The question of what readers “owe” authors arises periodically in the book blogosphere. Often, strangely enough, this conversation is driven by book bloggers and reviewers themselves, many of whom believe that their purpose in life is to promote authors through their unpaid labor by posting reviews, participating in blog tours, Tweeting release dates, and convincing all and sundry to buy certain books. Some reviewers will even argue that readers “owe” it to authors to read a book in full, or to never post a negative review. This is because their primary goal is to “support authors” rather than to engage in discourse about the book or assist potential readers in deciding whether the book is right for them. Lately, however, the conversation on Twitter has taken a bit of a new turn, as authors jump in with the expectation that readers–all readers–“owe” them certain types of reviews and online engagement.
Previously, the discourse seemed to be driven mainly by individuals who presumably see themselves as bookish influencers. They run blogs, post on Bookstagram, make BookTook videos, engage on Book Twitter, and probably promote titles on Amazon and Goodreads in addition. They keep up with the book industry and maybe even have jobs in it or tangential to it (publishing, libraries, schools, etc.) Their presence on online platforms seems to have made authors forget, however, that not all readers are bookish influencers or want to be. Some authors are now on Twitter demanding that all readers review their books online and that, when they do, they review it in a certain “appropriate” way. For instance, according to some, no reader should leave a star rating on Amazon or Goodreads without a review. Any star rating seen to be negative is apparently especially egregious if the reader does not leave a review justifying their low rating to the author. Authors have forgotten that some readers…are just readers. They do not exist to market the book online. They just want to read it.
For years, authors and the publishing industry has treated book bloggers and bookish influences are their unofficial unpaid marketing team. They expected book bloggers to read and promote their books free–maybe for an ARC, if they were lucky–and felt empowered to make demands that book bloggers do things like not only review the book, but also do it by a certain date (maybe withholding the review till after publication, if it was negative) and then cross-post the review to several platforms like Amazon, Goodreads, and Instagram, in addition to the blog. Book bloggers may have grumbled a bit about their time, talent and labor being unappreciated, but many did it. Perhaps this acquiescence has helped authors forget that the public does not, actually, exist to work as their unpaid laborers.
Goodreads, one might recall, started out as a social media site for book lovers to connect with their friends and see what they were reading. Others joined simply to use Goodreads for themselves so they could keep track of what they were reading and how they felt about it. The vast majority of people who use Goodreads presumably do not see themselves as bookish influencers and feel no obligation to support authors with high ratings and in-depth justifications of their feelings on a title. They just want to read a book! Reading is, one might also recall, a hobby. It is something people do for fun, to relax and enjoy themselves. The vast majority of the public has no idea that there are authors out there who think they are “owed” free marketing by their readers. They bought the book. They paid for it. That was where their obligation to the author ended. Now, they get to enjoy the product they bought as they see fit.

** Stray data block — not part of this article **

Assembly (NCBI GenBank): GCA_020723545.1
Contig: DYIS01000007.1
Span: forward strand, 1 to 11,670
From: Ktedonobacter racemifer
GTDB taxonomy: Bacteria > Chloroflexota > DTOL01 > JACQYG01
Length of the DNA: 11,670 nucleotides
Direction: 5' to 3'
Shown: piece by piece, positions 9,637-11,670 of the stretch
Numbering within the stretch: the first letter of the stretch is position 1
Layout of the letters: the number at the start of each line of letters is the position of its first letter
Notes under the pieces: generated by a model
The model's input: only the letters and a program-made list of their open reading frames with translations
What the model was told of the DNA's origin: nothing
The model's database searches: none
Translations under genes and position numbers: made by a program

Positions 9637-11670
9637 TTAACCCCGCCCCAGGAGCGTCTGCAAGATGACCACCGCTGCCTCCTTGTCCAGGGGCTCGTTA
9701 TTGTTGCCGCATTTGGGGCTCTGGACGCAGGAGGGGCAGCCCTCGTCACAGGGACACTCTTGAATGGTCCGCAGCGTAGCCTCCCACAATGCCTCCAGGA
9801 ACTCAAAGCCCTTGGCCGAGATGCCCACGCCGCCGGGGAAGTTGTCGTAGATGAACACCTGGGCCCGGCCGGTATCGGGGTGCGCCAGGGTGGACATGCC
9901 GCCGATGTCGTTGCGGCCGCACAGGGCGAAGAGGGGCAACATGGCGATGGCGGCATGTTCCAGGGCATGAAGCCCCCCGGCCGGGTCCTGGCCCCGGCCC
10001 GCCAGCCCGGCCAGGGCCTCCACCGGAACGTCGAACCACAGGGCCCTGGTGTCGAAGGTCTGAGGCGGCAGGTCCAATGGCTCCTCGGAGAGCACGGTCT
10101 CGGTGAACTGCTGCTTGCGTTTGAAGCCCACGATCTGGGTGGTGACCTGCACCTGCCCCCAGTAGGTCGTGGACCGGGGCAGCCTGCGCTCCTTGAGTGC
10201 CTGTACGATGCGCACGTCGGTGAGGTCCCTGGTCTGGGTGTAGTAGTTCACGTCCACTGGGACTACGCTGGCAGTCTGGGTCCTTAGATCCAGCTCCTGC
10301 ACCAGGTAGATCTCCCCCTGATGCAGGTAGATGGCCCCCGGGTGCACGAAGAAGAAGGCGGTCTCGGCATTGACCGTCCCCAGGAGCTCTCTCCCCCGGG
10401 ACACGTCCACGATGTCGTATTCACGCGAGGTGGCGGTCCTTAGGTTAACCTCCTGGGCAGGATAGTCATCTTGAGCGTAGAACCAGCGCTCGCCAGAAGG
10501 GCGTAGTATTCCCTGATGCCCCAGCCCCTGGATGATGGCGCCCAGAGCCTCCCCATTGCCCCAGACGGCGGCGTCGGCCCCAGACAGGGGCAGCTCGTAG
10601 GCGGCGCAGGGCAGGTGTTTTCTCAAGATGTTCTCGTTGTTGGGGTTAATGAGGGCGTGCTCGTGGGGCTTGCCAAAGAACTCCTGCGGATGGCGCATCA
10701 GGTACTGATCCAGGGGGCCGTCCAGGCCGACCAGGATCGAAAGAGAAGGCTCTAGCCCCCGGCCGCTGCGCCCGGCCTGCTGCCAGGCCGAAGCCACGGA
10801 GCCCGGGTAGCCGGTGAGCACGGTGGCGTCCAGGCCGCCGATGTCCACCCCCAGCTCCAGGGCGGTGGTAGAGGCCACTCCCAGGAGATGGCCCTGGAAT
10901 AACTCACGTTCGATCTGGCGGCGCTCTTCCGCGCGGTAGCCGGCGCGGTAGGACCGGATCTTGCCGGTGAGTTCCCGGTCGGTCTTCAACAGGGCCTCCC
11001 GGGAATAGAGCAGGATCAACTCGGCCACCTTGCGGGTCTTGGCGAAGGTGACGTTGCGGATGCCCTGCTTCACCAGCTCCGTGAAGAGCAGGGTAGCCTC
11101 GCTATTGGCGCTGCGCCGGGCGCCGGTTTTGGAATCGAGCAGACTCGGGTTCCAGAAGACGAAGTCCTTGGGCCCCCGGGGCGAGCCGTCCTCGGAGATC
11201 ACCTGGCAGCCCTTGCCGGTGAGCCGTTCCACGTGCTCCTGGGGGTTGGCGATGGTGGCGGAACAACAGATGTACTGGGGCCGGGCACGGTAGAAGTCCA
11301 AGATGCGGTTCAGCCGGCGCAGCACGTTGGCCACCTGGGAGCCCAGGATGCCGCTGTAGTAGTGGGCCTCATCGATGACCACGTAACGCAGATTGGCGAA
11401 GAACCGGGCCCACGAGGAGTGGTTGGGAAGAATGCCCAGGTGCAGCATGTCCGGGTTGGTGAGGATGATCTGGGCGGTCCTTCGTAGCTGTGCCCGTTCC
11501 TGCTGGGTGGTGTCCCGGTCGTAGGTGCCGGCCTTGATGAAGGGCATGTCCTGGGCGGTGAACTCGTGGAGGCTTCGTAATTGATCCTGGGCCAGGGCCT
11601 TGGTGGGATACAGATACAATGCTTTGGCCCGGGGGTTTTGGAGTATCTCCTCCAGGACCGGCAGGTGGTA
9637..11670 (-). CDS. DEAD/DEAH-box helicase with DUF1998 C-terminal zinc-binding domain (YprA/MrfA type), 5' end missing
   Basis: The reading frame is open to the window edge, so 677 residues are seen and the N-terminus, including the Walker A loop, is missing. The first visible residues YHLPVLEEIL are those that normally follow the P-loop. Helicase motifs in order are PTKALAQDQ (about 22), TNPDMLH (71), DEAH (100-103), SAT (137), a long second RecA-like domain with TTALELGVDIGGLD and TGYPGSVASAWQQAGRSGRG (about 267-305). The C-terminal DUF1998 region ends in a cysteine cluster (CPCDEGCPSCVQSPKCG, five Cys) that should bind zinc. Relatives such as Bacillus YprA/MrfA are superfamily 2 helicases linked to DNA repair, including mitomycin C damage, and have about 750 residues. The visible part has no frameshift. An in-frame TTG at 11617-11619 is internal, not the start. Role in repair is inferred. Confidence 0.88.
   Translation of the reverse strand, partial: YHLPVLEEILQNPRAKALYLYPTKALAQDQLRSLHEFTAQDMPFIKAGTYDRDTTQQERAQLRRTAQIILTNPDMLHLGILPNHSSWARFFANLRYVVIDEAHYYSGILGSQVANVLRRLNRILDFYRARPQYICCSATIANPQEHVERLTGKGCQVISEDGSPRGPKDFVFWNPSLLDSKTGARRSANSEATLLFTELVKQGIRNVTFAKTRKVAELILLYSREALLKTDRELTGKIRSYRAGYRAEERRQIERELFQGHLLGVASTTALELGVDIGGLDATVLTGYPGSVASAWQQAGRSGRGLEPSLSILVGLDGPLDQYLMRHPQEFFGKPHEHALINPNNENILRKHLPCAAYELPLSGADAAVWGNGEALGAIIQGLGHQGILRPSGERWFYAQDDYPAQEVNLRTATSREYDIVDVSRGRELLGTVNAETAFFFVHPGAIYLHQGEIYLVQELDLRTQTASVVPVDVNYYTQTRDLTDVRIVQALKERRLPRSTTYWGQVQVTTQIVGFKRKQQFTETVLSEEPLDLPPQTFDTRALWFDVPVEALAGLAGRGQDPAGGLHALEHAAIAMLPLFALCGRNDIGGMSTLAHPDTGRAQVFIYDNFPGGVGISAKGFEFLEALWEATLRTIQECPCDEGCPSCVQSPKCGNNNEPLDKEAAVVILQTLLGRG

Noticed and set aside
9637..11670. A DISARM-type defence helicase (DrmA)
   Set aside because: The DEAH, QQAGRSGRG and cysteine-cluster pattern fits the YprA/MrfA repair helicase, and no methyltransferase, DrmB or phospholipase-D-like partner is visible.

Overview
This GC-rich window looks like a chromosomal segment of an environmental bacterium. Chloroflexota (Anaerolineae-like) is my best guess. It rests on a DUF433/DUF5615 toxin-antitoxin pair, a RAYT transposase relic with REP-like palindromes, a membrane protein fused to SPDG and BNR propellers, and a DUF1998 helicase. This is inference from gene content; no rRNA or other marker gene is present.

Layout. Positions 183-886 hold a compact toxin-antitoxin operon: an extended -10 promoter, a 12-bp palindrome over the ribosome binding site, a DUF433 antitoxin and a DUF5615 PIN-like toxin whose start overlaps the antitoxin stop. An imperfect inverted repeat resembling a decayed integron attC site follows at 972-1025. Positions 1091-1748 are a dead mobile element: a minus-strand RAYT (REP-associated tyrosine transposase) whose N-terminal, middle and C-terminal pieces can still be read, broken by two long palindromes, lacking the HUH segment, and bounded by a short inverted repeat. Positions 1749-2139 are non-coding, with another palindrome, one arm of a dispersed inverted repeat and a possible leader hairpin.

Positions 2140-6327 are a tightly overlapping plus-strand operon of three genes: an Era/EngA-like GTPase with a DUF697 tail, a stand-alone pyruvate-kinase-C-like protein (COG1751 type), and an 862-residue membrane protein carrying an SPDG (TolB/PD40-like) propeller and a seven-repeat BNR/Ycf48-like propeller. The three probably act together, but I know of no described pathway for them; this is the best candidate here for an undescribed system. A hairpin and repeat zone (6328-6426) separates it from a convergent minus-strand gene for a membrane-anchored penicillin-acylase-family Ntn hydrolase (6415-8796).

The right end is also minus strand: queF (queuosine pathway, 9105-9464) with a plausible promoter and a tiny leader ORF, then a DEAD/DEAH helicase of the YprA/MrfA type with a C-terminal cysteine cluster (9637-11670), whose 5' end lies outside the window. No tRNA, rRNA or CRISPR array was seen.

And Amazon reviews? Most people, presumably, see reviews as intended for the potential consumer of a product and not for the author. Reviews typically tell people what they can expect from the item in question, so they can make an informed opinion as to whether it will suit their needs. Reviews are separate from marketing copy because their purpose is actually not to sell the product. Or, not necessarily. A positive review could help sell the product. But, again, the review is to help the consumer to decide. A really good review will share pros and cons of how the product might be effective and how it might not. Some people will find its function satisfactory for their specific situation and others won’t. That’s okay. The review is functioning as it ought.
Readers should not be expected to provide automatic positive reviews on behalf of the author because then the review becomes meaningless. It’s just marketing copy. And readers, frankly, should not be expected to provide reviews at all. Some people do because they want to be useful or they like sharing their opinions. That is kind of them and could be considered going above and beyond. But if they don’t want to, that’s fine. The author isn’t paying them to write a review and they don’t owe the author their time to do it. And if they just want to leave a star rating with no review, that is also fine. Is a mere rating less useful to consumers than explaining the rating? Probably. But readers do not owe the author a justification of their reaction to a title. Readers are not the unpaid marketing team for authors.
Let us remember that reading is a hobby. Reading is something people do for pleasure. The vast majority of readers simply want to read a book and that’s it. They are not obligated to work for the author to promote the book online. They are not obligated to spend their time writing a review. The reader’s obligation to the author includes two things only: obtaining the book legally and being courteous to the author by not tagging them in negative reviews or personally insulting them. Let readers be readers, and stop expecting the world to do unpaid marketing.